The Council at Jerusalem, Acts 15 – A Compromise?

“There remained, however, the practical difficulty that in most of the churches Gentile believers had to live alongside Jews, who had been brought up to venerate certain food-laws and to refrain as far as possible from intercourse with Gentiles (see on x.28). While there was no more question of requiring Gentile Christians to be circumcised and to keep the Mosaic law, these would do well to respect the scruples of their weaker Jewish brethren (all of whom could not be expected to become as emancipated as Peter or Paul), provided that there was no compromise on matters of principle. Hence the modus vivendi recommended to the Gentile Christians in the apostolic decree. Probably it was on much the same lines as the terms on which synagogues of the Dispersion found it possible to have some measure of intercourse with ‘God-fearing’ Gentiles – abstention from from everything that savoured of idolatry and from meat from which the blood had not been completely drained, and conformity to the high Jewish code of relations between the sexes.

There is no good reason to suppose that Paul would have found the decree objectionable; where no compromise of principle was involved, he was the most conciliatory of men (cf. xvi.3; xxi. 26: 1 Cor. 1x. 19ff). In his epistles he himself urges that those who are strong in faith should voluntarily restrict their liberty in food and other matters, to avoid offending those with weaker consciences (cf. Rom. xiv. 1-xv. 6; 1 Cor. viii. ).”[1]
[1] F.F. Bruce: The Acts of The Apostles The Greek Text with Introduction and Commentary, 1951, Reprinted 1976, p. 289.

According to the well-known prof F.F. Bruce there was no compromise. But there was a need for caring. ”In his epistles he (Paul) himself urges that those who are strong in faith should voluntarily restrict their liberty in food and other matters, to avoid offending those with weaker consciences.”


2 tankar på “The Council at Jerusalem, Acts 15 – A Compromise?”

  1. It is not always easy to distinguish between compromise in general amd compromise of principle – and it is not always even easy to determine what should be considered a principle that cannot be compromised without compromising the Gospel itself, and what is merely a principle founded on our own traditions.
    Paul showed incredible backbone when the Gospel was in jeopardy, but did not object to ”these necessary things” mentioned in Acts 15:29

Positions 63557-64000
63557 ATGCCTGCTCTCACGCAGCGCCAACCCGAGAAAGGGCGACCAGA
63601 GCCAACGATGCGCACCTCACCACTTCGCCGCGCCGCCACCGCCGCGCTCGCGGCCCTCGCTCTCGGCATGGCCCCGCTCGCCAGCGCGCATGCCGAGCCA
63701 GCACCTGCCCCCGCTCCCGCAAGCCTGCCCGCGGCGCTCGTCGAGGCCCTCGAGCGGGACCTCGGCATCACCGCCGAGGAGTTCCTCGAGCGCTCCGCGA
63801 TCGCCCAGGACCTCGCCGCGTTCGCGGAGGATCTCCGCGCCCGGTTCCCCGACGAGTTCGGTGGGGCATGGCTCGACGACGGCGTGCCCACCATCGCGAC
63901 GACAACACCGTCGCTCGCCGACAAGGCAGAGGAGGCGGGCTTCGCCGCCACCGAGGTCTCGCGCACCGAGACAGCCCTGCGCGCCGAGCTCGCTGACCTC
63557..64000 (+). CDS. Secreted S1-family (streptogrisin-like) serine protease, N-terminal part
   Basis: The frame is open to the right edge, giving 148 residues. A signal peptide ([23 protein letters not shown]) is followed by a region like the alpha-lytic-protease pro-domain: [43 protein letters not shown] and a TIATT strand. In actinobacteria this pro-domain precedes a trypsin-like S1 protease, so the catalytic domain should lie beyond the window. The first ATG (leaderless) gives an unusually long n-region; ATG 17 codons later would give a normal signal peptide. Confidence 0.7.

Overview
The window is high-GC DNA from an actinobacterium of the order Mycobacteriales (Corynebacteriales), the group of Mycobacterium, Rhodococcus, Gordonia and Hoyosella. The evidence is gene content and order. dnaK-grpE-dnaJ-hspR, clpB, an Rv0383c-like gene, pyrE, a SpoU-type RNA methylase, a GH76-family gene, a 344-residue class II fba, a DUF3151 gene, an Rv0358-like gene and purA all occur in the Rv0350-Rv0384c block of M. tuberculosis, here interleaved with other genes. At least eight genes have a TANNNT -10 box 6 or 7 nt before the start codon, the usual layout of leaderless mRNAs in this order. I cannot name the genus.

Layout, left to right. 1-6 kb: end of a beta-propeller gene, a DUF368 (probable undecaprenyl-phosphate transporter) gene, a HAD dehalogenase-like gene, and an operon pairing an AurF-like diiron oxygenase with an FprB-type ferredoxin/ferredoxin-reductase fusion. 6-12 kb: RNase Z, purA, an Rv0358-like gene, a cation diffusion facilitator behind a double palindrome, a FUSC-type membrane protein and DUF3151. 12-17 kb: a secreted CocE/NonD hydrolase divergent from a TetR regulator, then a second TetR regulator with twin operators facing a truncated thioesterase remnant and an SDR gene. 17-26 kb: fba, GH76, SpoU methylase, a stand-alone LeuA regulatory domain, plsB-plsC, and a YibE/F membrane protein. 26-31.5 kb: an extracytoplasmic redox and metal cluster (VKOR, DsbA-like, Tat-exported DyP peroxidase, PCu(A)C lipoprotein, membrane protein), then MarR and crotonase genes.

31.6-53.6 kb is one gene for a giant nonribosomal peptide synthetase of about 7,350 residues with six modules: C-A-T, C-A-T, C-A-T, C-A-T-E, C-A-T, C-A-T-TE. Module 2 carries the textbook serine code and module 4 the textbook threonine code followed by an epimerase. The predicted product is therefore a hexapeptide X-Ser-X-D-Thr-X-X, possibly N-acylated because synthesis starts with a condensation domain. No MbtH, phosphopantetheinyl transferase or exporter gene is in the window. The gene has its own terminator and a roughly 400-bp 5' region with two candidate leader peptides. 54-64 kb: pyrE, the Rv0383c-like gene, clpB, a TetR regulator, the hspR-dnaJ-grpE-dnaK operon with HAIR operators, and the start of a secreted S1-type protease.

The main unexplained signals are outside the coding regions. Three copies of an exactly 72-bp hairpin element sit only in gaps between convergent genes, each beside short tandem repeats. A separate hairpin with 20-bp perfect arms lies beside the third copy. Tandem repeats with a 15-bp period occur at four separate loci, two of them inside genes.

I an hardly the only one, who have had some difficulty understanding how Galatians and Acts go together in this respect.
    By and by I have come to the same conclusion as described above, though not so eloquently expressed as the explanation you are quoting.
    As long as they are not said to be necessary for their salvation, these kind of restrictions do no harm, and they do show brotherly love and care!
    What do you think, could that be used as a general rule when it comes to other things the opinions of the saints differ on?

    And, by the way, since the Holy Spirit is mentioned among those this seemed good to, we can put our minds to ease. He would for sure not approved of it if it not was OK!

  2. Tack, Ingmar, för din kommentar!

    Det fanns ingen oenighet bland apostlarna inför mötet i Jerusalem. Däremot avvisade man inför alla några lagiska villolärares krav på omskärelse och den mosaiska lagen som villkor för hedningarnas frälsning.

    Vi har inget exempel i Apg om hedningar som skulle ha blivit omskurna. Det enda undantaget, som inte i egentlig mening är ett undantag, är Timoteus (Apg 16). Timoteus’ mor var judinna (en sann jude är den vars mor är jude). Och beslutet var inte ett läromässigt beslut, utan snarare ett kulturellt. Ben Witherington och Darrell Bock anser att beslutet föddes för att diskussionerna inte skulle fokusera på omskärelse utan på evangeliet.

    Detta stämmer väl överens med Gal 6:15, där Paulus betonar att det inte betyder ngt om ngn är omskuren eller oomskuren, utan om han är en ny skapelse.


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